In 2015-2016, HDC prepared a historic documentation report of the Ohio Baseline, a geodetic baseline constructed on the Mansfield campus of the Ohio State University (OSU) in the mid-1960s. Geodetic baselines are used for extremely fine calibration of surveying equipment and to provide highly accurate measurements of the earth. Several such baselines were established in Europe and South America during the mid-twentieth century. Specifically, mid-twentieth century geodetic baselines were designed for use with a highly sensitive measurement device called the Väisälä Comparator, a precursor of modern laserlight measurement systems. The Väisälä Comparator required a quartz crystal of exceptionally precise dimensions to allow for the measurement of light. The OSB is the only such baseline to have been built in North America. The OSB, which consists of a set of concrete pillars spaced along a 500-meter distance, was scheduled for removal as part of the construction of a new entry road into the Mansfield campus from Lexington-Springmill Road, located along the western edge of the OSU Mansfield campus. A single pillar was to be retained with an interpretive sign. HDC prepared a layout of the sign in 2020, which was then approved and finalized by OSU. The sign is scheduled to be manufactured and installed in Spring 2021.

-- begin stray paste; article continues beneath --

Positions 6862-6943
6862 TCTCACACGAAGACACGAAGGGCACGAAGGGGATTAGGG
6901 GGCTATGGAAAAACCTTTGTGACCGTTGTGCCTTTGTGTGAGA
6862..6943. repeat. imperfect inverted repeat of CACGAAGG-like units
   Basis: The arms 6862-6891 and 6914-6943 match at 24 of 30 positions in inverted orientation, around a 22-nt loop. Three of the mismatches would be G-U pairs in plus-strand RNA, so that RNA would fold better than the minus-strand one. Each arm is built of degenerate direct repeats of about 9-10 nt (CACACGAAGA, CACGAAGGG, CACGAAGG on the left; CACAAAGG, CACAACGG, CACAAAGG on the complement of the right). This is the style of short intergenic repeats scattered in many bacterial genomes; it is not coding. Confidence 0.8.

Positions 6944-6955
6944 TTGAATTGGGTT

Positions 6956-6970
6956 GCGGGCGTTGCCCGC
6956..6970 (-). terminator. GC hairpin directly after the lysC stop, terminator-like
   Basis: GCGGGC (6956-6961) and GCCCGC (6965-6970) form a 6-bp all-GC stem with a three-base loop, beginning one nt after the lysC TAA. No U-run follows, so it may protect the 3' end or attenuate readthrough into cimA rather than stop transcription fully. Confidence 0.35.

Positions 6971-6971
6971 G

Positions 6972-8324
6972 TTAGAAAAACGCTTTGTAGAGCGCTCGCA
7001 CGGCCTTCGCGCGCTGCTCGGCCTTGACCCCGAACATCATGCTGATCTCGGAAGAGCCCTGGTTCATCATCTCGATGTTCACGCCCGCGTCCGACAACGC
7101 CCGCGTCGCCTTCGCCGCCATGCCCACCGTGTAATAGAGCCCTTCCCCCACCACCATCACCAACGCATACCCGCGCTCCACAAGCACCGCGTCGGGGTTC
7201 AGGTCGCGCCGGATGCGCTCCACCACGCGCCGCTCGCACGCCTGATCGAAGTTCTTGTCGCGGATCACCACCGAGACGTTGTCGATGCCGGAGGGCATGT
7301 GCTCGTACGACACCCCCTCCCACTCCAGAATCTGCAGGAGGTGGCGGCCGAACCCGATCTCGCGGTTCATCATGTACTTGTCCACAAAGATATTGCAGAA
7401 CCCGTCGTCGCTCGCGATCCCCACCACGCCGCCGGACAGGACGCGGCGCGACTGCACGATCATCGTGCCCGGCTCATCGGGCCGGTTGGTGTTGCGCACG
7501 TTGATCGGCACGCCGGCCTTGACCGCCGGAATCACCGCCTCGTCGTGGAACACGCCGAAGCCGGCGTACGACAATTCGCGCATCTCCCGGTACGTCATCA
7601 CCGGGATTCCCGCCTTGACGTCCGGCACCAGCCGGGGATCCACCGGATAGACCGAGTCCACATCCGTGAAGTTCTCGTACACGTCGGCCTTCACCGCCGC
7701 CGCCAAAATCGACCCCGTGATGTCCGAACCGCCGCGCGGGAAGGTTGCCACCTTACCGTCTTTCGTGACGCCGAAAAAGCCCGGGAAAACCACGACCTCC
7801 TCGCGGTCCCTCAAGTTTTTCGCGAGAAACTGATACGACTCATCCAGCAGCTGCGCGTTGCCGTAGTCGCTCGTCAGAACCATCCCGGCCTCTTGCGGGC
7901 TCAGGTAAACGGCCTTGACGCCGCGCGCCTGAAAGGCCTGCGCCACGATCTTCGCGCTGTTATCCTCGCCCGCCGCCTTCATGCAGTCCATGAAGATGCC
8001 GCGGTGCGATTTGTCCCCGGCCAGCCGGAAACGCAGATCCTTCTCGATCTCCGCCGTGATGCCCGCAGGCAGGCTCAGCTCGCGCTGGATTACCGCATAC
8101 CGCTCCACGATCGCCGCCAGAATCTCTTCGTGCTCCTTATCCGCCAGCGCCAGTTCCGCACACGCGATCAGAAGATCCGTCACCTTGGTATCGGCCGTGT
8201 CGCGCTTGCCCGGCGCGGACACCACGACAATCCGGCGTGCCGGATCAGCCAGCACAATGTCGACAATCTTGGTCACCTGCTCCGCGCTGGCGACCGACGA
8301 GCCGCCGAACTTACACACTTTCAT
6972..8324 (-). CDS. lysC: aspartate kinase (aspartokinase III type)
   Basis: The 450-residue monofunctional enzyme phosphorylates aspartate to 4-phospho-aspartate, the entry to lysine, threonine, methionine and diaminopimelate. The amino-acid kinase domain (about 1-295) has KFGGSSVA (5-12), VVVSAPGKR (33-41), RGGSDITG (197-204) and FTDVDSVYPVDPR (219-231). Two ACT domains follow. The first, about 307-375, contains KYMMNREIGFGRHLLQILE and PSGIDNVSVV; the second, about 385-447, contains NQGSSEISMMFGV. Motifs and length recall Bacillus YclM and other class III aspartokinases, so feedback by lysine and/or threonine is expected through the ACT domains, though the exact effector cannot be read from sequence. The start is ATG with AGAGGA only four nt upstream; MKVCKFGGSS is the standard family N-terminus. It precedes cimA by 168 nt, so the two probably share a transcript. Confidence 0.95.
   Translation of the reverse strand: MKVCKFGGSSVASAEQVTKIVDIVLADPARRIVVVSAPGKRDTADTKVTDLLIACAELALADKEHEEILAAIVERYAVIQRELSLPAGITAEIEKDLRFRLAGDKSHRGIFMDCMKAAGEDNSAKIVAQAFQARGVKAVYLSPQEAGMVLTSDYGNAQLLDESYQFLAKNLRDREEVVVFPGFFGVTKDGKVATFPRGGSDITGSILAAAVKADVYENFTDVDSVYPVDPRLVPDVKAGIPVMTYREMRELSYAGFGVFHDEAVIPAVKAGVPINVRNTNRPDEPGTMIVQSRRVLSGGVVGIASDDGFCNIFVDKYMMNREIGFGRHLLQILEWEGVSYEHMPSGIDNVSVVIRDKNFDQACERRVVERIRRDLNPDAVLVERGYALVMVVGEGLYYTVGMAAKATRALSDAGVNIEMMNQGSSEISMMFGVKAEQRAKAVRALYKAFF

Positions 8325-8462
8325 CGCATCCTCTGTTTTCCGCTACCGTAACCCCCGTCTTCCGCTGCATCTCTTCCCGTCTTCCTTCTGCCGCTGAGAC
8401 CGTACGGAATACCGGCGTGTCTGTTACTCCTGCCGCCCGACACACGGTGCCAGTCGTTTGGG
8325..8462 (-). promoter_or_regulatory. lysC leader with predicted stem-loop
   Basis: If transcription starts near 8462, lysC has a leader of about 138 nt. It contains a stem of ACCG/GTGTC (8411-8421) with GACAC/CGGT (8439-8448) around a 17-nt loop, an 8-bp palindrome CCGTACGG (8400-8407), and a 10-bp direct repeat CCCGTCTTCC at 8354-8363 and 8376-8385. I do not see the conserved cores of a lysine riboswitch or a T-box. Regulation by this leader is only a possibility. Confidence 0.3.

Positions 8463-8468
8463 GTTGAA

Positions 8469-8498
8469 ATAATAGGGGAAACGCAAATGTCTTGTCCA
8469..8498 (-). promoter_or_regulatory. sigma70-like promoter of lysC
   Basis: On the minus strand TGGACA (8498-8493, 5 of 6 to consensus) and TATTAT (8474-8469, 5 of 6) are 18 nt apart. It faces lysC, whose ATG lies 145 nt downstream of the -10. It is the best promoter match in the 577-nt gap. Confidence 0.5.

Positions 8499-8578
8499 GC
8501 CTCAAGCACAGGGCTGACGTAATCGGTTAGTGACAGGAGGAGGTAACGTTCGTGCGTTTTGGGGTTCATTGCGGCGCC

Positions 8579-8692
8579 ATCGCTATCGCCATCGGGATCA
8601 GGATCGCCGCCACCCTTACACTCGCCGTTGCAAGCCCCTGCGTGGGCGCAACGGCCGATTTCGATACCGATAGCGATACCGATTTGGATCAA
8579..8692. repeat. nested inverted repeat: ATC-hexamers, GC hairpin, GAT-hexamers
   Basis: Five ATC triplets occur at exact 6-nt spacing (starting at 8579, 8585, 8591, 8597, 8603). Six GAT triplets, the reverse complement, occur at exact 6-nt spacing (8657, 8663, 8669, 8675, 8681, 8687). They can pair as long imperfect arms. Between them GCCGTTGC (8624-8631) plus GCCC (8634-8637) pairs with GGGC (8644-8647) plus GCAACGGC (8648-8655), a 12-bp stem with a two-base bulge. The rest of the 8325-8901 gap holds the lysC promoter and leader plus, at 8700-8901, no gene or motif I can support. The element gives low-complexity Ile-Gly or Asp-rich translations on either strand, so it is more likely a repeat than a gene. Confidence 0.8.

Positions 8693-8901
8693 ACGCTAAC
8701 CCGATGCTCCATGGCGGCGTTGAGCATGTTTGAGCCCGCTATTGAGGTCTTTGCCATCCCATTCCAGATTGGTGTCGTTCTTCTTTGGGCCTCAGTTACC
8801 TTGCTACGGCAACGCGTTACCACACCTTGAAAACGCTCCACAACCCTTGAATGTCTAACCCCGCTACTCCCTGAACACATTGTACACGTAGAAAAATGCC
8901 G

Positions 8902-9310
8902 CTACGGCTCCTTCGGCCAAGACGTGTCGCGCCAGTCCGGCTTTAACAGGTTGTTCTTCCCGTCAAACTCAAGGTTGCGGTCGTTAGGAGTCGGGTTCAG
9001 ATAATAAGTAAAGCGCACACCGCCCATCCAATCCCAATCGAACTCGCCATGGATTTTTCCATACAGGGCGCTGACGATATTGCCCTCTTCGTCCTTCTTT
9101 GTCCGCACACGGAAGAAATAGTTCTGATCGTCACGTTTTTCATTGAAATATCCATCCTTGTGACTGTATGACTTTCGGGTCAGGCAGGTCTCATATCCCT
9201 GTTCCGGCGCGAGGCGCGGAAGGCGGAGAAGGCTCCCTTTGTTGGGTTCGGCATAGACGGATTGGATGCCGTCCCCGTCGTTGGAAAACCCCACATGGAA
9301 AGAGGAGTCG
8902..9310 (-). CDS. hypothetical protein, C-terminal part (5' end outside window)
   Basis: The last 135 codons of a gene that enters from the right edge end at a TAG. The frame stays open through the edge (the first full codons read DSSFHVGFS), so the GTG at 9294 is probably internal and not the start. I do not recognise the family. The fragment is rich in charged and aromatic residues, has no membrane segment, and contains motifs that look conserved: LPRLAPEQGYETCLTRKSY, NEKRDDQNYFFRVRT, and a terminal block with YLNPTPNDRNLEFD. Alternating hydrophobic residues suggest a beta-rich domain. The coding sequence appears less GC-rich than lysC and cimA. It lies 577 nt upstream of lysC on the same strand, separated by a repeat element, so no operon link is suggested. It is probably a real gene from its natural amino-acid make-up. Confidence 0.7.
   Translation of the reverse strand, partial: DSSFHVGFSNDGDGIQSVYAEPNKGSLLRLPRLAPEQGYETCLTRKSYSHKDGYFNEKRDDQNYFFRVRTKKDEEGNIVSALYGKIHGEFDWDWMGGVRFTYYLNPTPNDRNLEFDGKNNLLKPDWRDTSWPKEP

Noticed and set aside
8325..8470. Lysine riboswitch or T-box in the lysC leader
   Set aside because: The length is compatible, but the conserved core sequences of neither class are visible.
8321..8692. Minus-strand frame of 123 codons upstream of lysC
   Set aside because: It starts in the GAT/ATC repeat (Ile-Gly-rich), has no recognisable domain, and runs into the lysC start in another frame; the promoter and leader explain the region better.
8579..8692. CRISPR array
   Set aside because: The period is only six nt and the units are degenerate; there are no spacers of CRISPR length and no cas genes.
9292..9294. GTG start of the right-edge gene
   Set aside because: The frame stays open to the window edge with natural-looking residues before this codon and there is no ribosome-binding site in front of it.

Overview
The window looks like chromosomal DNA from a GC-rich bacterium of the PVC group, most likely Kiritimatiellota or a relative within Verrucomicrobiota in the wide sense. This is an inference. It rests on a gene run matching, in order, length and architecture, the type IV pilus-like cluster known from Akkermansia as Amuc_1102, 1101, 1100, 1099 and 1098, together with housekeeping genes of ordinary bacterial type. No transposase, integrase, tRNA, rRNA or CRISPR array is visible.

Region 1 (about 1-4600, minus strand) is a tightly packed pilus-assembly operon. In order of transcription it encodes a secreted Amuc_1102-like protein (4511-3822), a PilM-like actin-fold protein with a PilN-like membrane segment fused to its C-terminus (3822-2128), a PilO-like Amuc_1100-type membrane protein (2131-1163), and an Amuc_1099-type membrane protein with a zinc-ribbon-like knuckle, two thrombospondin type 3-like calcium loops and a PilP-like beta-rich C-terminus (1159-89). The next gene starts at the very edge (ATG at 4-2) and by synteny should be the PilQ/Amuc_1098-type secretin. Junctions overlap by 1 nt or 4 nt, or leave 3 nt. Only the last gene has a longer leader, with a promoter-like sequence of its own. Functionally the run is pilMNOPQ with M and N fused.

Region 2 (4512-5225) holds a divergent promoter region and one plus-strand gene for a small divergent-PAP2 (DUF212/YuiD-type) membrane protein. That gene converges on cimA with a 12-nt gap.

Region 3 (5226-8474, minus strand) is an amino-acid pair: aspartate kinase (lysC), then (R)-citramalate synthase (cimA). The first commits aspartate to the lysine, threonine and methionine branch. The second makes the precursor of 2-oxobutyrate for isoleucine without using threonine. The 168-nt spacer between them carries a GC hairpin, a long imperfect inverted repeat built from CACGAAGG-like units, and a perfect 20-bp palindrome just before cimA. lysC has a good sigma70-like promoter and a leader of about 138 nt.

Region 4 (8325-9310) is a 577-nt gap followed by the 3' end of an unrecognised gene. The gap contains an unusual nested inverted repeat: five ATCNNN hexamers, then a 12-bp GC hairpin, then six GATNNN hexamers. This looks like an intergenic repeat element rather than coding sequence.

Click here for a copy of the report.

Final proof of the interpretive sign to be located at the 250-M pillar.

Ziti Enjoys a White Christmas!